Four year old Ruth Baker remembered waking up on a late October morning in 1917 to find her family’s kitchen full of strange, bearded men. The night before the steamer SS Rising Sun had grounded off nearby Pyramid Point when its Captain lost his bearings in a Lake Michigan snow squall. The 133-foot Rising Sun, launched in 1884, was owned by a religious sect, the House of David. It was carrying a load of farmers and farm produce south.
The shipwrecked crew and passengers either swam through rough and icy waters to reach shore or were rescued by the crew of the US Coast Guard Station at Sleeping Bear Point, the nearest mainland life-saving station. They then found shelter with farmers in the nearby community of Port Oneida. The next morning, an elderly man who had slept through the disaster was spied wandering the deck and also rescued. The boat’s cargo of potatoes and turnips was said to have covered the beach for miles. Today the rusty remains of the Rising Sun’s boiler still lie just below the waves of Lake Michigan and can be seen from atop Pyramid Point, now within Sleeping Bear Dunes National Lakeshore.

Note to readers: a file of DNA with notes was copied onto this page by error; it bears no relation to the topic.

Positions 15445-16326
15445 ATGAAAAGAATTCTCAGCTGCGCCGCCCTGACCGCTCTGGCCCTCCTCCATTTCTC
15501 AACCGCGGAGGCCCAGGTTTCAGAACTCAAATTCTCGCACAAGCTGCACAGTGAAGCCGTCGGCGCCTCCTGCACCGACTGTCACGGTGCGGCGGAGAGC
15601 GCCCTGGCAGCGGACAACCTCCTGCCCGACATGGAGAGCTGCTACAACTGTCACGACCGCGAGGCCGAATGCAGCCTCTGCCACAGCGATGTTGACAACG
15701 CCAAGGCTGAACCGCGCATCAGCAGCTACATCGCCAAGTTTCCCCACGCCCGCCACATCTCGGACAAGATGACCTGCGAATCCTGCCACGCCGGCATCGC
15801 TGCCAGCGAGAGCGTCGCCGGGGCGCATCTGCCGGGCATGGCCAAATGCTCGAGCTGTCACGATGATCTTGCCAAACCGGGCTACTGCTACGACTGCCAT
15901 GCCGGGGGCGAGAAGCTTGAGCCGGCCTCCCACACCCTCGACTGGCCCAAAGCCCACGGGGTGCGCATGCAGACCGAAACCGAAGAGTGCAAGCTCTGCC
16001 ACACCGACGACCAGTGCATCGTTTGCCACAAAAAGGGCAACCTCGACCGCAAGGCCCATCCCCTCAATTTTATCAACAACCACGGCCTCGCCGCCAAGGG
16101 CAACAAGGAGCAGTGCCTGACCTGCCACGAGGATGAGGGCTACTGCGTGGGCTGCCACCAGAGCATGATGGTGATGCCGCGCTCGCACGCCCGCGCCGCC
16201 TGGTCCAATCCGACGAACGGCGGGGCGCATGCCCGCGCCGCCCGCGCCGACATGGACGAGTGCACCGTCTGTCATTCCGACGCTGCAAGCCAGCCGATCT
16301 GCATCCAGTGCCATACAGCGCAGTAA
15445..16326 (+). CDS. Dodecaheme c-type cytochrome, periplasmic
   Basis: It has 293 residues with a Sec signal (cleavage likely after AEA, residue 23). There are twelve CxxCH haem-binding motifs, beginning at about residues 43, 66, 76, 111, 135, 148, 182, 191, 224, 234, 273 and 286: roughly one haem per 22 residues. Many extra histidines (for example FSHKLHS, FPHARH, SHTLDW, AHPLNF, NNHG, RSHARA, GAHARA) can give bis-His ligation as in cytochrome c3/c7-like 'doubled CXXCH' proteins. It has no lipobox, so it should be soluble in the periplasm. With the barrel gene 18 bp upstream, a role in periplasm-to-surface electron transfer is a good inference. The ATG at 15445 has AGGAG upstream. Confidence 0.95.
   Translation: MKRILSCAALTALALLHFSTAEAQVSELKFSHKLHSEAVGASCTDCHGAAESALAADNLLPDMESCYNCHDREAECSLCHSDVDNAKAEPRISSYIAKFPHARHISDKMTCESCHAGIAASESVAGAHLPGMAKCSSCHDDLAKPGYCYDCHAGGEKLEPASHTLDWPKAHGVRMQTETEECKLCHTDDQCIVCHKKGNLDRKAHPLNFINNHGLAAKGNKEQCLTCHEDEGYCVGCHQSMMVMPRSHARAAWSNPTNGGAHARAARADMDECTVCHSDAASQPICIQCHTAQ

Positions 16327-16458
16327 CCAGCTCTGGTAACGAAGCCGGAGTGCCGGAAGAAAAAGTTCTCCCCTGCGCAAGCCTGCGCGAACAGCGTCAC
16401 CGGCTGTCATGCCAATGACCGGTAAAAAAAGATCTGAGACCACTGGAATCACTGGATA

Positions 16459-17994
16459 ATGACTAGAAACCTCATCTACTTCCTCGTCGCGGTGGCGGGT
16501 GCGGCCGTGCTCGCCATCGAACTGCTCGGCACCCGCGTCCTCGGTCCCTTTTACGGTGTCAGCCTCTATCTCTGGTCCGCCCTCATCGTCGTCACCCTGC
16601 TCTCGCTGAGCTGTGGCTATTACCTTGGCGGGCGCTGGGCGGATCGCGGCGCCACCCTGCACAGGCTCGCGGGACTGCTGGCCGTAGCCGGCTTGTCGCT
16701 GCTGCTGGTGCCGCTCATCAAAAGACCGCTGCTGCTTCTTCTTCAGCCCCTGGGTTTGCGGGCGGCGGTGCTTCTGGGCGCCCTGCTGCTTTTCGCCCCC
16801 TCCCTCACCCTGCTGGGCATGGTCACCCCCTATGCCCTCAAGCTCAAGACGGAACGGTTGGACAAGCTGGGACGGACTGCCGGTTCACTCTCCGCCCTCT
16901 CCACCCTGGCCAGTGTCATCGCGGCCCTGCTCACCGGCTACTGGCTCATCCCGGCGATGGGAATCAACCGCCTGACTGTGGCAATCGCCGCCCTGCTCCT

Once attached to the pilot house of the SS Rising Sun, the oversize letters on this name board identified the vessel from a distance. This name board, itself, tells a story of utility typical of Great Lakes shipping artifacts. On the reverse side is carved the boat’s former name Minnie M. Underneath the silver and gold applied wooden letters seen here are the remnants of painted letters spelling ”Rising Sun.”